( ( pO + 1) (z  /) } } if if U/pJ z7p ^ . .1. "^ 1=0 rij = = p. / + 1]. ^ r^ 1. p'(y + l)].. we can regard the output range [0.. so that p is small.p. [/.^ < A^. For the situation with N ~ 4 and (wo. Uniform resampling weights for a 4vector to a 3vector. with the exception of the two extreme n/s.A/] split up into M subinterM— 1. with j = 0. 1 wi = —vi + —V2 W2 = 7V2 + as "TV3 Figure la. More generally. • • • . p. Figure lb shows the overlapping intervals.Peleg. . = VQ Vj V2 V3 Figure la. to resample (vo. 1.V2. /V — 1. Then all for j in the appropriate range will have the value p.vi.1. p(y l)] that intersects with the interval vals • • .. in shown how the coefficients can be computed from Properties of this sampling method include: Nl • • The total contribution of any given Vj to all w's is p.e. The same range is also split into A^ subin[/. / + !].V3) with Wo = 3 jvo + —VI .is one. p.^2) we have the formulas M = 3. tervals [pj. Page 3 . The coefficient rij is the total interval + length of the portion of the [p. Ml The sum of all contributions to any given w. Federbusch. and Hummel nj = ^ min { 1.) < < r(/ + l)/pl and P = assume that A/ To nearly interpret this formula. with / = 0. < i'P min{ + 1) . i.e.. first r. w 1. i.
CustomMade Pyramids HO .
Peleg. Pyramid representations of the weighted sampling with weights as in the text. and Hummel vo VI Figure 2a. MO . Federbusch.
els 9 1 1 \ / I \ I ^ 1 2' / 3 1 6/^6 \ / / 13 I I / I \ I \ x \ I I / / I I I 1/ \1 <5 b Figure comparison of a 432 one dimensional pyramid with a 42 pyramid leftmost pyramid shows the weights in a 432 structure. and that the supports of the linear weighting functions can overlap in lower levels.1 or 1. although in the onedimensional version of his scheme (using fivetap filters)"/ adjacent pixels in one level share supports from three pixels in the immediately preceding level (see Figure 4). Successive lev have larger overlaps in the base level. Burt's overlapping pyramids [2] also exhibit overlapping supports. resampling using either the uniform resampling or weighted resampling of Section 1.1 or 1.e. depending on the structure ofihe intermediate levels. j ^ = r^ — 1. followed by a resampling along the An input image of size M by N can resulting rows. However. The resuh is the same if the columns are first resampled. and are not adjustable in the same way that the taps in the Burt pyramid can be modified.2 yields weights determined by the sizes of the levels. The Page 6 . applying first a resampling of the rows (which are ^/vectors) to have lengths L. we most one pixel. Pyramid Construction be resampled to any desired output size K by L using the uniform resampling method of Section 1. The rightmost pyramid gives the weights for a uniform 42 resampling.CustomMade Pyramids M1 • The sum of all contributions to any given w. and then resampling the resulting L columns (each of which are Mvectors) to have lengths K.1. In the immediately preceding level in a onedimensional pyramid. Note that the values in higher levels are weighted averages of bottomlevel pixels. A built by specifying the desired present an example of a threelevel onedimensional pyramid. while the middle pyramid shows the effective weights from the bottom level to the top. However. 3.. the supports from lower levels can have arbitrarily large overlaps. support functions for adjacent pixels can overlap in at In Figure 3. A structure. sizes of all complete pyramid structure can be levels above the base level.2. is one. 3. with resampling as given in Section 1. i.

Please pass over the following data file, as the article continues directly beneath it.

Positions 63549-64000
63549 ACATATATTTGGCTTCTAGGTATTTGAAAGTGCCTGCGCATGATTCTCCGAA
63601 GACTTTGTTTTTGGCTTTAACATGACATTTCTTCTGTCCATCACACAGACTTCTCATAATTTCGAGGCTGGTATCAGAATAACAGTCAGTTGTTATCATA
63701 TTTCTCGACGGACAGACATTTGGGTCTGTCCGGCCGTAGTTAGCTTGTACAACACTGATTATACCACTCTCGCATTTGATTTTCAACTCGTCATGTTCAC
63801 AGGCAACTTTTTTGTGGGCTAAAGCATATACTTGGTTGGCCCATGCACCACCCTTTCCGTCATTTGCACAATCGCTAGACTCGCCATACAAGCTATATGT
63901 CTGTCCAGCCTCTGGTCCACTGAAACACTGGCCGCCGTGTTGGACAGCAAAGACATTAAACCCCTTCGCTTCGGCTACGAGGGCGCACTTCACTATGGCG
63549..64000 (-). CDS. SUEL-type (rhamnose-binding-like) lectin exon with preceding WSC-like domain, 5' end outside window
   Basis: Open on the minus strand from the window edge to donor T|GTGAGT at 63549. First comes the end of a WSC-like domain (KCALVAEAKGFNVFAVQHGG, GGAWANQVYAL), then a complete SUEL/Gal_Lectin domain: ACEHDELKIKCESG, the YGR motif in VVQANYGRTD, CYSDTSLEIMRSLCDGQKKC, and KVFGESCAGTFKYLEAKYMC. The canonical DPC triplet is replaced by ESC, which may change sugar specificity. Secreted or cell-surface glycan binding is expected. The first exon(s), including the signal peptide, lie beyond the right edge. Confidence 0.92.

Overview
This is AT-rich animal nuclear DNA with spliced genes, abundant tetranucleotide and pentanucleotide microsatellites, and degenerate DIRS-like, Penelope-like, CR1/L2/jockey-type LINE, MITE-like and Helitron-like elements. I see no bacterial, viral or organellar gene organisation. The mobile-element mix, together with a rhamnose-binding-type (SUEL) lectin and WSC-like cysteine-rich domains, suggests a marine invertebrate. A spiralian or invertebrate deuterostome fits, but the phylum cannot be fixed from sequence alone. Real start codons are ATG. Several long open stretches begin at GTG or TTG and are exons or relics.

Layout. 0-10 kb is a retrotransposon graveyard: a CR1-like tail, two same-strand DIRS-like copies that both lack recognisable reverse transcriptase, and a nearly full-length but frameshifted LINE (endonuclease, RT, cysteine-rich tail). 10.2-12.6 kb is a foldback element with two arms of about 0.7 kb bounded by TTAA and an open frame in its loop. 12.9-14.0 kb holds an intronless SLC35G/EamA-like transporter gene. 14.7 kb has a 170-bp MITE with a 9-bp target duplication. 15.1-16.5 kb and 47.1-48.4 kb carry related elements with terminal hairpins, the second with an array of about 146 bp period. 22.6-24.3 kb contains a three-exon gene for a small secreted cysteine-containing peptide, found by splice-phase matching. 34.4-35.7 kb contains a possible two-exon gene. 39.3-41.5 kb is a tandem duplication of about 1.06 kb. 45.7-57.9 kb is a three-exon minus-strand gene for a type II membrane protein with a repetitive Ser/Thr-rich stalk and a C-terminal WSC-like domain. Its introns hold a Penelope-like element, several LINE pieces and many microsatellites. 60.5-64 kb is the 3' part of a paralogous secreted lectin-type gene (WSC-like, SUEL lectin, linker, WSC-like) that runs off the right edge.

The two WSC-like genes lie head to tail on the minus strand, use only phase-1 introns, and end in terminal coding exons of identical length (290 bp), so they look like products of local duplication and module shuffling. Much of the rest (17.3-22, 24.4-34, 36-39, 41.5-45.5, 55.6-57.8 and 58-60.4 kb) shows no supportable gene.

however. that uniform resampling will be used.. for the time being.a . proceeds as follows. Recursively.(x)'a as in Jifcction 2. for z < €. We construct the Laplacian pyramid as a sequence of images L.(x) all have unit mass. or for expanding a level to a larger image. + i: Page 7 . and Hummel Figure 4.. + i by A/... . where 7Z is the resampling operator. we instead simply assume that the interpolation kernels <}>. Federbusch. + i is obtained from G. resampling is still done by the formula w/ = but now the r^y's are given by fij = J^i(x)^j(x)dx. • • • . we mean that 'i 1=0 S <t>/U) ^ 1 and f}\ii(x)dx = 1.and an expansion resampling of G. the total of all contributions to a given pixel from given lower level will be unity.of size TV. of decreasing sizes (A^.by resampling from an A^.. pixels at some The pyramid resampling scheme can be used size levels (as in a for building successively smaller Gaussian pyramid). 1. all In all cases. = 0.Peleg. € of a • • • Gi + l = T^(Ni X Mi) . for building analogs to the Laplacian By combining structure.by M.•) f'or. 1.. Let Gq be the Nq by Mq initial image. I €. By this.>uiiition of unity of the domain. M.. the resamplings may be used a pyramid data The • construction. In this case.image to an /V. analogous to Burt's formulation. '^rijVj. a subsampling operation for contraction with expansion operations.) for levels pyramid structure. by M. and that the sampling kernels v]/.by M.{Ni+i X Mi+i) (Gi) . Using the interpolation formula and sampling method formulation of resampling.(x)'s and i}j.•(. Rather than defining (t>. + i image: specify • • We sequence /. I = 0.. We assume. G.is defined as the difference between G.. for 1 = 0.2. Then L. The Burt 5tap pyramid. we can gencraiizc the uniform and weighted resampling methods to permit larger overlaps in the support functions of the resampling kernels.